Some oil got stirred up from somewhere in the local harbor and today we heard there was an oiled cormorant on the breakwater about 4 blocks from here where some sea lions hang out. We are in the backside of a small fishing village and the ladies at the local school provide us with lunch every day so we walk or drive there to eat. Anyway, Valeria and I were going to lunch and went to check out the cormorant and within a half an hour I captured 3 very oiled cormorants and had a few close encounters with the sea lions. Another cormorant swam away but one of the local guys caught it later. So, we now have 4 new oiled cormorants. The good thing is that they are very healthy and we will probably be able to wash them on Wednesday and get them through the system quickly. It is disturbing as there is oil all over the rocks and beaches and they stopped clean up. All the locals are very unhappy.

We also got an oiled South American Tern in that is missing feathers on one wing and will go to Patagonia Natural’s rehab program in Punta Tumbo until it gets it molts and gets new feathers.

There was mui dramatico incident yesterday as Valeria would call it. Some of the fisherman staged a demonstration that they call a manifestation and blocked our road and the main road a few killometers from here. They burnt tires and were loud but peaceful to us. They let us through after the locals told them to not bother the volunteers and all the various bird rehab people like us so we all left at the same time and they passed us through the road block. That was good. Once again they were saying that the penguins are more important than them, etc. and they were making a point to the local government. They made the front page of the local paper but were gone today.

That is really about it for now. I have been sending pictures for the web site and you can see them there. We explained to everyone here that we have 10 days left for us to get the small birds released and get the penguins started on their release and then leave the remaining penguins in the capable hands of the people from Patagonia Natural and the guys from Cabo Vergines, where we worked last year. They will take charge of seeing the remaining penguins out the door.

Adios,
Jay

See IBRRC website

January 10, 2008

IBRRC team helping at Argentina oil spill

Two senior IBRRC oil spill response members are now on Argentina’s Patagonia coastline to assist with a mystery oil spill that has affected more than 400 birds. IBRRC’s Executive Director Jay Holcomb and Rehabilitation Manager Michelle Bellizzi arrived in South America yesterday to help an international team of wildlife experts treat oiled birds. Listen to KCBS radio report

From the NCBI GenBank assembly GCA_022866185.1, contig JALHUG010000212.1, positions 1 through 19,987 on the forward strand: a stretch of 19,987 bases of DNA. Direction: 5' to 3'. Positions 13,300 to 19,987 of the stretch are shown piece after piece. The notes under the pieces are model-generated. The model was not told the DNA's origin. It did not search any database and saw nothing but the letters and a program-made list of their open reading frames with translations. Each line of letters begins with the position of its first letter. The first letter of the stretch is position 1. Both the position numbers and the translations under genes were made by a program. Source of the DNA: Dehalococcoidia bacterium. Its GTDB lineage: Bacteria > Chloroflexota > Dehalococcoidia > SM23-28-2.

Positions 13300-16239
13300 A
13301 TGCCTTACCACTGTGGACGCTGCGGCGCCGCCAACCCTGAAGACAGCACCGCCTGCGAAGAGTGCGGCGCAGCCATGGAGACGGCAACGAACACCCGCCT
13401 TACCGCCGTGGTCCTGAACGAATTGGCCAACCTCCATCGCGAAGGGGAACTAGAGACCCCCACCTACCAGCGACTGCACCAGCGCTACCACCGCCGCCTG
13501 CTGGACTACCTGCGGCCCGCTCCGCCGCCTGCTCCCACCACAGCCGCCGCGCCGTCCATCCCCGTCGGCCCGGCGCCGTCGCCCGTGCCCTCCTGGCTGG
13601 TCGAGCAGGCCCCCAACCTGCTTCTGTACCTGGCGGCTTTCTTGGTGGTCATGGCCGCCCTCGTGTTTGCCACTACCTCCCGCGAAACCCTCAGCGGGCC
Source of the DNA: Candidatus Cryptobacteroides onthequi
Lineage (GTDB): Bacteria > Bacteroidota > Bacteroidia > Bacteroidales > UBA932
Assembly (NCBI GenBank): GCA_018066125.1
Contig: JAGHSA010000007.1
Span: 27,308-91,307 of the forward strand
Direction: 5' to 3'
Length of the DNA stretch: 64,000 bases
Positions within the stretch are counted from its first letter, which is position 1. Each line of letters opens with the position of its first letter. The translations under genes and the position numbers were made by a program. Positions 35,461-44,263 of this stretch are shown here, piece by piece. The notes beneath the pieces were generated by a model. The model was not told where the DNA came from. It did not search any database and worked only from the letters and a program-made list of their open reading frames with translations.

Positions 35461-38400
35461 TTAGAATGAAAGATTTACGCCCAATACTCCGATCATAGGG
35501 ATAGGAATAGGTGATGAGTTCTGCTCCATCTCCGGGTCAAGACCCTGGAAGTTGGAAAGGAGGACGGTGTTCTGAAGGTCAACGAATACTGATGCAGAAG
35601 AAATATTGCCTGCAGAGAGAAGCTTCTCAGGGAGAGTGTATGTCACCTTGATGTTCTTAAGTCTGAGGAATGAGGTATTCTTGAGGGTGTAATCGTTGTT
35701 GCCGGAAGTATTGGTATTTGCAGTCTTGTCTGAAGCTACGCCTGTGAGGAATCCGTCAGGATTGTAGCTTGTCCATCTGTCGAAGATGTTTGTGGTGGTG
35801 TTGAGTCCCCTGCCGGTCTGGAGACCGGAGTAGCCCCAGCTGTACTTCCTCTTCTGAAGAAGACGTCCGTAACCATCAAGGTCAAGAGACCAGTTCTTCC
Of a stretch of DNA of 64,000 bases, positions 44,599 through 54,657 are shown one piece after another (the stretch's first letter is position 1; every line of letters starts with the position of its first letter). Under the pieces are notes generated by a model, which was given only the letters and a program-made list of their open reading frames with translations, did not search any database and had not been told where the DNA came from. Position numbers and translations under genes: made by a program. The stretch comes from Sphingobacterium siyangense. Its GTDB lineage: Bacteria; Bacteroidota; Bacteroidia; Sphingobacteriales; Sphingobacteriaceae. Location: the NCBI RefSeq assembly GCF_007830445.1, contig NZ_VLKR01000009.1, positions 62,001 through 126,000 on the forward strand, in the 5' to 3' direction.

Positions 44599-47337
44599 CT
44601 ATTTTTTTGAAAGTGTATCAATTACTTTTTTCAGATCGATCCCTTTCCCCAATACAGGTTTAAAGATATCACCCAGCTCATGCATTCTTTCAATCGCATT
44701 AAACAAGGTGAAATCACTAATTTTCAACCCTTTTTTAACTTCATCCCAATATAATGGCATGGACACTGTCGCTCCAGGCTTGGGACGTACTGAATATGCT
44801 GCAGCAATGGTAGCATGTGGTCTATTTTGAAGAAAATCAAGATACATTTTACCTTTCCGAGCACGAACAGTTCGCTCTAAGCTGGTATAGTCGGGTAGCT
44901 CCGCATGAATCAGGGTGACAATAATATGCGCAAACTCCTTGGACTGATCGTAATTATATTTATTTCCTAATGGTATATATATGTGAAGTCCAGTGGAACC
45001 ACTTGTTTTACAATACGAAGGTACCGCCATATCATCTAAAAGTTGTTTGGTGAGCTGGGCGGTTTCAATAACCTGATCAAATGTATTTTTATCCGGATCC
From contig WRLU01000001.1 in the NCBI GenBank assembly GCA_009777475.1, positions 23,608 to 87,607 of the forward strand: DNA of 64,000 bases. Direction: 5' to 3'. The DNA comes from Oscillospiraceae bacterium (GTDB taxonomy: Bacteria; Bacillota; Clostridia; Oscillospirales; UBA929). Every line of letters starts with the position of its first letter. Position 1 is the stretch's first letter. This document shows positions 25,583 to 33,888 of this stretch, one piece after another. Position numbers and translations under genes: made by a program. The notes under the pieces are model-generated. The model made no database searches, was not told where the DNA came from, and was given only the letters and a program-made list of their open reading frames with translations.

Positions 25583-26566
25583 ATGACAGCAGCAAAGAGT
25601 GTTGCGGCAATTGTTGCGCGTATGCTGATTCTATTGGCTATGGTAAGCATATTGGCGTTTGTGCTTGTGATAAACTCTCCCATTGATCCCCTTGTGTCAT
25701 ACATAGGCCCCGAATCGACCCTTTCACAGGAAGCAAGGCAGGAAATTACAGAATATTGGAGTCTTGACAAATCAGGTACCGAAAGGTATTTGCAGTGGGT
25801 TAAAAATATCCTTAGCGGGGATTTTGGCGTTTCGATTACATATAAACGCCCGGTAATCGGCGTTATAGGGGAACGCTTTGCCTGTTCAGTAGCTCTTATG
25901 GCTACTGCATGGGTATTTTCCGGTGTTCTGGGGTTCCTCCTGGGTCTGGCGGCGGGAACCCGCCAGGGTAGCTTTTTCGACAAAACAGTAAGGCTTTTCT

Also joining the team are three IBRRC interns, José María “Chema” Barredo, Laura Barcelo and Yeray Seminario fresh from their experiences on the San Francisco Bay oil spill. All interns are fluent in Spanish.

Currently there are 430 oiled birds in care, including 20 steamer ducks, 200 Magellanic penguins, 180 silvery and crested grebes, 41 cormorants. The steamer ducks and Magellanic penguins are the highest conservation priority as they’re both listed as near threatened by Birdlife International.

Fundación Patagonia Natural (FPN) staff member Carla Poleschi is the Wildlife Branch Director for the Argentine Government’s Incident Management Team. Carla has worked with IFAW on other spill responses in Argentina and has asked for the International Fund for Animal Welfare’s Emergency Response Team to help manage the wildlife response.

Spill clean-up is underway and being handled by the Navy but the Government has yet to determine the source spill. The oil spill has covered an area of 24 square kilometres in the Atlantic Ocean. Recent satellite imagery is being analyzed to try and determine the cause of the spill.

An oil spill of unknown origin was detected on December 26, 2007 along the coast of Chubut Province, in Argentina. The spill site is located 12 km north of Comodoro Rivadavia, in Caleta Cordova, approximately 1,740 km south of Buenos Aires.


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The Argentine Government is supporting the development of a wildlife response facility, as well as providing supplies and equipment needed to care for animals. In addition to the the International Fund for Animal Welfare’s IFAW ER Team, there are approximately 100 volunteers under their direction, assisting with the rescue effort.

IBRRC is no stranger to working in South America. It helped in Argentina in 1991 and since then has helped develop and manage the IFAW/IBRRC Penguin Network. The network as ben instrumental in bringing many South American wildlife groups together to share resources, information and expertise. See: Penguin Network info

IBRRC works in partnership with IFAW worldwide to response to major spills and develop trainings to help local groups learn how to best treat oiled animals. IFAW is again sponsoring IBRRC staff and other wildlife professionals Mexico and elsewhere to travel to this remote region.

Hear KCBS radio report

January 5, 2008

Argentina oil spill off remote Patagonia coast

An oil spill of unknown origin is causing great harm to at least 430 seabirds along Argentina’s Patagonia coastline. A team from International Fund for Animal Welfare (IFAW) is responding to this remote location.

The total number of oiled animals currently in care is 430 and includes 20 steamer ducks, 200 Magellanic penguins, 180 silvery and crested grebes, 41 cormorants. The steamer ducks and Magellanic penguins are the highest conservation priority as they’re both listed as near threatened by Birdlife International.

The spill happened on December 26, 2007 in the province of Chubut, a oil producing region along the southern coast of Patagonia. The Incident name is “Patagonia Argentina Mystery Oil Spill.”

IFAW’s Emergency Relief Team is managed cooperatively by IFAW and the International Bird Rescue Research Center (IBRRC) which brings over 35 years of experience responding to oiled wildlife. The team is comprised of leaders in the field of wildlife rehabilitation, biology, veterinary medicine and management.

Hear podcast from Barbara Callahan, IBRRC Director of Response Services and IFAW’s ER Manager – Oiled Wildlife Division

IFAW report on spill Argentina oil spill response

Argentina Strives to Clean Mystery Oil Spill in Patagonia